According to Muslim scholars, “If the caliph is to become utterly mad after being installed, the legitimacy for his leadership shall be null and void.” In other words, there is only one ground on which a caliph in Islam may be impeached, namely, “utter madness.”
Islamic history is replete with the stories of caliphs whose lives and habits are not considered righteous according to Islam itself. But since Islam forbids rebellion against caliphs, we see that some of them followed their whims and desires to the fullest extent. After Abu Bakr al-Baghdadi installed himself as the new caliph of the Muslims, it is worthwhile to recall the “caprices” of some of the ancient Muslim caliphs. We hope this may help us predict what Baghdadi might have in mind after he has consolidated his power.
These stories are insightful despite the question marks surrounding their authenticity and credibility. Sources have been crosschecked with their printed counterparts, without delving into the historical disagreements regarding the reliability of their content or their narrators.
Yazid bin Muawiya – 647-683 CE
One of the most controversial caliphs in Islamic history, Yazid was the son of the first Umayyad Caliph Muawiyah bin Abi Sufian. He is at the center of many disputes among most denominations of Islam, including the Sunnis, who avoid discussing his legacy. Yazid has been accused of killing Hussein, grandson of the Prophet, and laying siege to Ibn al-Zubayr, in addition to many other incidents at the beginning of the Umayyad period. But his political history is not what is at issue here.
Yazid was known for having kept monkeys, dogs, and leopards. In fact, one of his monkeys was called Abu Qays. The caliph was also an alcoholic drunkard. When the people of Medina rebelled against him and elected another, he attacked the Kaaba, the holiest place for Muslims, with a catapult. It was also said that singing and various kinds of entertainment had first spread in the holy cities of Mecca and Medina during his reign. Yazid wrote one of the most famous Arabic love poems, “Avenge my blood from the scarfed lady,” which sums up his whims and desires. Some of its verses include:
Were it not for my fear of God
I would have embraced her
Between the holy places
I would have kissed her
I would have taken her hand in mine
And would have kissed her lips
I would have become hers
And she mine, even if it were forbidden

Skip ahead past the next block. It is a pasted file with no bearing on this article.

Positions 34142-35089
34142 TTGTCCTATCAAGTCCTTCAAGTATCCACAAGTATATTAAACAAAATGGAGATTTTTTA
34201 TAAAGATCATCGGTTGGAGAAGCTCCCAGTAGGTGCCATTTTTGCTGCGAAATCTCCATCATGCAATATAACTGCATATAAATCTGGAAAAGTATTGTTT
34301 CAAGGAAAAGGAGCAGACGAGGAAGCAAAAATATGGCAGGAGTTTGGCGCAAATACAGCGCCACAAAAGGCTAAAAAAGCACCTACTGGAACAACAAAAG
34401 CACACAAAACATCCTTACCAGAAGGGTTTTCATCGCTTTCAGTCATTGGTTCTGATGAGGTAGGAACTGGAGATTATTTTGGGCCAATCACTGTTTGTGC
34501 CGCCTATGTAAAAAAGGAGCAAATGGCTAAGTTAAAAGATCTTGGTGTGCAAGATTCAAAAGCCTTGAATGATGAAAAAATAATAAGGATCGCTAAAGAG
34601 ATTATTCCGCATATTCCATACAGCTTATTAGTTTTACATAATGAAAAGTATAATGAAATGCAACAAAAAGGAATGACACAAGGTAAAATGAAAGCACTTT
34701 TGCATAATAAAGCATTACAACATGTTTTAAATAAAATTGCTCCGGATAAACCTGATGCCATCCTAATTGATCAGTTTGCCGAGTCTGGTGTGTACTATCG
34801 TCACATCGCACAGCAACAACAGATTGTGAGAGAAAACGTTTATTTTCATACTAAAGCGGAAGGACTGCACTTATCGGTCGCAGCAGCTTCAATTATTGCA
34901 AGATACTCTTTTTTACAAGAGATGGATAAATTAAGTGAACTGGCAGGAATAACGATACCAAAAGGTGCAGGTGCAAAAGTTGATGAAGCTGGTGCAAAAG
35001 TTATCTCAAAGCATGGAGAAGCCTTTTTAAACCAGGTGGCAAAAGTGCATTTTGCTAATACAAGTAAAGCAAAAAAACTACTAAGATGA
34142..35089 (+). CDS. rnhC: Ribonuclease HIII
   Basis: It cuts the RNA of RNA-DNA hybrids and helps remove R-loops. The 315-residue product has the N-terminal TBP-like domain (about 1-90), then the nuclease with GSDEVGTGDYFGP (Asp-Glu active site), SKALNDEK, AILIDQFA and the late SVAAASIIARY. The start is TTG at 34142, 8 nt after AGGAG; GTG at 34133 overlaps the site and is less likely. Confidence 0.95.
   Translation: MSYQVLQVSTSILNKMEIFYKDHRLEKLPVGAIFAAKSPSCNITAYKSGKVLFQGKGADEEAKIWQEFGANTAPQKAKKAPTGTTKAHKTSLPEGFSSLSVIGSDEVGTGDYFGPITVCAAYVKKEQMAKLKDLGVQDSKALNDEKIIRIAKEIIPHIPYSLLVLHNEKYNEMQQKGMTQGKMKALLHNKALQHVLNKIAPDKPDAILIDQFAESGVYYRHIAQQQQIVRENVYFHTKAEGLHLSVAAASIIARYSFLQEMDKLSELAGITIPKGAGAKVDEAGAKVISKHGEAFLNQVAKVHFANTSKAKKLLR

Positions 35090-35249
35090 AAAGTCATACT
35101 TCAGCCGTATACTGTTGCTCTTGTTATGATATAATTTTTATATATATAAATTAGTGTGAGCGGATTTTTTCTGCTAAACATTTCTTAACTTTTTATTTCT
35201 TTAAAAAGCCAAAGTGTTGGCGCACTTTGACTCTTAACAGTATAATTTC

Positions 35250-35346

Walid bin Yazid – 706-744 CE
Walid bin Yazid was the twelfth Umayyad caliph. Walid differs from Yazid in that he completely defied both divine and secular powers, and had boundless desires. In addition to his love for drinking, singing, and music, he explicitly engaged in “sin.”
Many stories are told about him. Once, it is told, he wanted to perform the pilgrimage only so he can get drunk near the Kaaba. It is also said that he lured his brother to sin.
Walid did not have respect for anything, not even for the sacred. Stories told about him are almost unbelievable. However, they cannot all be dismissed. One time, he allegedly asked a concubine to get into disguise and lead people in prayer. In another story he made a pool of wine and swam in it. He even composed poems questioning Mohammad as a prophet.
Al-Amin – 787-813 CE
The Abbasid Caliph al-Amin descends from a long line of caliphs. Both his father Harun al-Rashid and brother al-Maamun were caliphs. Despite his dispute with the latter, and al-Maamun’s siege and eventual slaying of al-Amin, he still managed to lead an unusual life, relatively to his predecessors.
Again, there are many stories about Harun al-Rashid and al-Maamun and the events that took place in their time. However, what sets Caliph al-Amin apart are the several accounts of his homosexual tendencies. In the stories about al-Amin, for example, he is known for his liaisons with a man named Kawthar, about whom the caliph composed poems, including the verse:
Kawthar is my life and afterlife
My ailment and my medicine
It is said that when al-Maamun laid siege to Baghdad to overthrow his brother al-Amin, Kawthar was wounded in his face. The caliph rushed to tend to his wounds, crying: “They struck the apple of my eye for my sake. May God avenge my heart from the people who burned him.”
Al-Amin could not escape from the lewd Abbasid poet Abu Nawas. One story has the two men swimming together in a pool after drinking wine. Al-Amin wanted to kill Abu Nawas, but the poet plead with him with a poem:
Killer of innocent men
Seizer of kings’ glory
What is the way to kiss you?
God knows that I am fond of you
That I desire you
Though I evade you
Al-Mu'tadid – 854-902 CE
Al-Mu’tatid is one of the most brutal Abbasid caliphs. He cemented the foundations of the Abbasid state and fought the Qarmatians. His policies were particularly brutal however. He was a bold man taking part in many wars. His biography is one of a statesman who preserved his country, for which he earned the title of the “Lion of the Caliphs.”
Yet, al-Mu’tatid was also known for a habit that would be the cause of his death. There are accounts about his pathological obsession with sex, and his famous love for a concubine named Dureira, to whom he gifted an orchard for her to play and sing in, though he would later order it to be destroyed. It is said that he died because of his overindulgence in carnal pleasures and unhealthy eating habits, with one story claiming that he would only eat fish and olives before his death.
Abu Bakr al-Baghdadi – 2014-present
The first caliph of the “Islamic State in Iraq and Syria” had split from al-Qaeda. Now, he is working on expanding his state in the region. Little is known about Baghdadi’s personal life given how recently his “reign” had begun, but what we can infer from his fatwas so far is his odd relationship with animals. One fatwa issued by his state requires cows’ udders to be covered. In addition, it seems that the caliph is fond of stylishness and luxury timepieces.